Tattoo I am the Devil, and I am here to do the Devil's work

By Sean H, in 'English to Latin Translation', Jun 18, 2019.

  1. Sean H New Member

    Entire phrase: "I am the Devil, and I am here to do the Devil's work."

    Source: Spoken by the character Otis Driftwood in Rob Zombie's horror movie "The Devil's Rejects", before murdering two more of his victims. If you've seen the movie, then you know the context. For those who have not: Otis forces two men to help him retrieve a buried cache of weapons. The men eventually attack Otis, who quickly and brutally subdues both of them. He tells one of the men to pray to God and have lightning crash down upon him (Otis). After mocking the lack of effect from the man's prayer, Otis says, "I am the Devil, and I am here to do the Devil's work", before killing both men.

    The speaker of the phrase, as Otis, is male.

    I may use the words making up the translated phrase as part of a future tattoo. I have a few more tattoos already planned and have not decided if I will ever use the translation, so there's absolutely no hurry on my part; it may be a year or more before I get around to that one. I am asking for the translation now, though, since if I do use it, the words of the phrase will be need to be worked into the tattoo's structure, rather than simply adjoining an image. Thus, I need to see if the wording can fit into what I envision.

    I sincerely appreciate any effort any of you might put into this. While I speak other languages, Latin is not one of them, and I understand how difficult the translation of such quotes can be.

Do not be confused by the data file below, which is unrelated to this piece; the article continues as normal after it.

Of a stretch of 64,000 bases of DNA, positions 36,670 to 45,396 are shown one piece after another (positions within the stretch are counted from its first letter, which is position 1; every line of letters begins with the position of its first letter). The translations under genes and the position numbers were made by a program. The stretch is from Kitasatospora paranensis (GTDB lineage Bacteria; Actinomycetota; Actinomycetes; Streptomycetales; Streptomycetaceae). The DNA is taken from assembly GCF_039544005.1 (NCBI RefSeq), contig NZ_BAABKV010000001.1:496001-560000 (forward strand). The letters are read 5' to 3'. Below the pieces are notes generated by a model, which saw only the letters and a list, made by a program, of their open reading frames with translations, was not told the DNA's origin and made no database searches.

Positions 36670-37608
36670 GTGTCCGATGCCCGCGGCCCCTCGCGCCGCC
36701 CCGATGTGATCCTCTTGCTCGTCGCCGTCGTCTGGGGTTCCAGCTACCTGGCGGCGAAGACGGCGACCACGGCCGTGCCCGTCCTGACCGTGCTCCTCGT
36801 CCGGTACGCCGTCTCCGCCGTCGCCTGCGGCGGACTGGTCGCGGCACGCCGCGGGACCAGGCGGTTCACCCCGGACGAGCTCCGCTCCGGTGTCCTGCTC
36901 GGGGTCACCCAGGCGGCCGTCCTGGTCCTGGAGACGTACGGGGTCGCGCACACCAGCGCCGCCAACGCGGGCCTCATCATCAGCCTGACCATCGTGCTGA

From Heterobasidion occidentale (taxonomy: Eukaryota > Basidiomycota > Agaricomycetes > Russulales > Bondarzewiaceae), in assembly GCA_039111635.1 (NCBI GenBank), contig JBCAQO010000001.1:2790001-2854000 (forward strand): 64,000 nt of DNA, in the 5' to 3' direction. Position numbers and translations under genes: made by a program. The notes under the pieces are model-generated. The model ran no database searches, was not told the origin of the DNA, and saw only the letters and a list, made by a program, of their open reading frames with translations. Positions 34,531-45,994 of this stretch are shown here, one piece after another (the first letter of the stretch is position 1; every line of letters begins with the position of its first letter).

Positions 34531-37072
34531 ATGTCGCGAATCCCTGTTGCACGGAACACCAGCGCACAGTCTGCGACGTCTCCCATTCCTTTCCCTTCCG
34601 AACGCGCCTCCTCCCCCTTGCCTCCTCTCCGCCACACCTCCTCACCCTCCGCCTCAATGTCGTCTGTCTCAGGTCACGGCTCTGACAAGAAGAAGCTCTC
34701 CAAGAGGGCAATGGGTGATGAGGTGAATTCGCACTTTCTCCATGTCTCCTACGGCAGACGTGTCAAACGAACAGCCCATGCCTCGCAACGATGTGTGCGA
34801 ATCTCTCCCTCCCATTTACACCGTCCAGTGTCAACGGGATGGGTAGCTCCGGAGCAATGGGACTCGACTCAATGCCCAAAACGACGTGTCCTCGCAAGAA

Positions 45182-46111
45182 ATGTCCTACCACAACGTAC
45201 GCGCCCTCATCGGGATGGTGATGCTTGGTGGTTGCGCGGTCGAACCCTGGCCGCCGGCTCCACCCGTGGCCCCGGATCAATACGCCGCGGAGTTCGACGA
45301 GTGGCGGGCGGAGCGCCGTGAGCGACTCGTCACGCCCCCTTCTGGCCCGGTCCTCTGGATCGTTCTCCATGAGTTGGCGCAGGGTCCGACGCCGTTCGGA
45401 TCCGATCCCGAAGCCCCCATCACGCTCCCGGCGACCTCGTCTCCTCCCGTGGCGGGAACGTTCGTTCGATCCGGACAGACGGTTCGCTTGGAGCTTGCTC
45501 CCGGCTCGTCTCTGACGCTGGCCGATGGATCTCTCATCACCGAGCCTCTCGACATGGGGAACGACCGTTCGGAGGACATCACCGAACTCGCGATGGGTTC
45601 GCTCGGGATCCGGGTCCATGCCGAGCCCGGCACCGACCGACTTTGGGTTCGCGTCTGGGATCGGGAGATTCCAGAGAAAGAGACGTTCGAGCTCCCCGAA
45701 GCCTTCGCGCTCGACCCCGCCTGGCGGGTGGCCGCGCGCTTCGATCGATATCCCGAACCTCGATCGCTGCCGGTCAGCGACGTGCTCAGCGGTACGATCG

Thank you, in advance.

    Pacifica likes this.
  2. Pacifica grammaticissima

    • Civis Illustris

    I would suggest this:

    Diabolus sum, eoque adsum ut Diaboli faciam opus.

    But wait a bit to see what my colleagues think.

    Bitmap, Dantius...

    My doubt is about how to express "I'm here to..." What I've got seems obvious and correct, but I couldn't find any actual example of the construction.
    Sean H likes this.
  3. Etaoin Shrdlu Civis Illustris

    • Civis Illustris
    I suppose what sounds odd is esse + ut. 'To be here to do X' in English might be more naturally expressed as 'to have come here to do X'.
    Sean H likes this.
  4. Pacifica grammaticissima

    • Civis Illustris
    Adsum can imply "to have come" too, so in theory it should work. But if it actually doesn't I suppose we could change it to veni.
    Sean H likes this.
  5. Bitmap Civis Illustris

    • Civis Illustris
    Cygnea, Gena

    I don't really see any problems with that...
    Sean H likes this.
  6. Sean H New Member

    Thank you, all, for helping out with this. I very much appreciate it and did not expect such quick replies or I would have checked back earlier.

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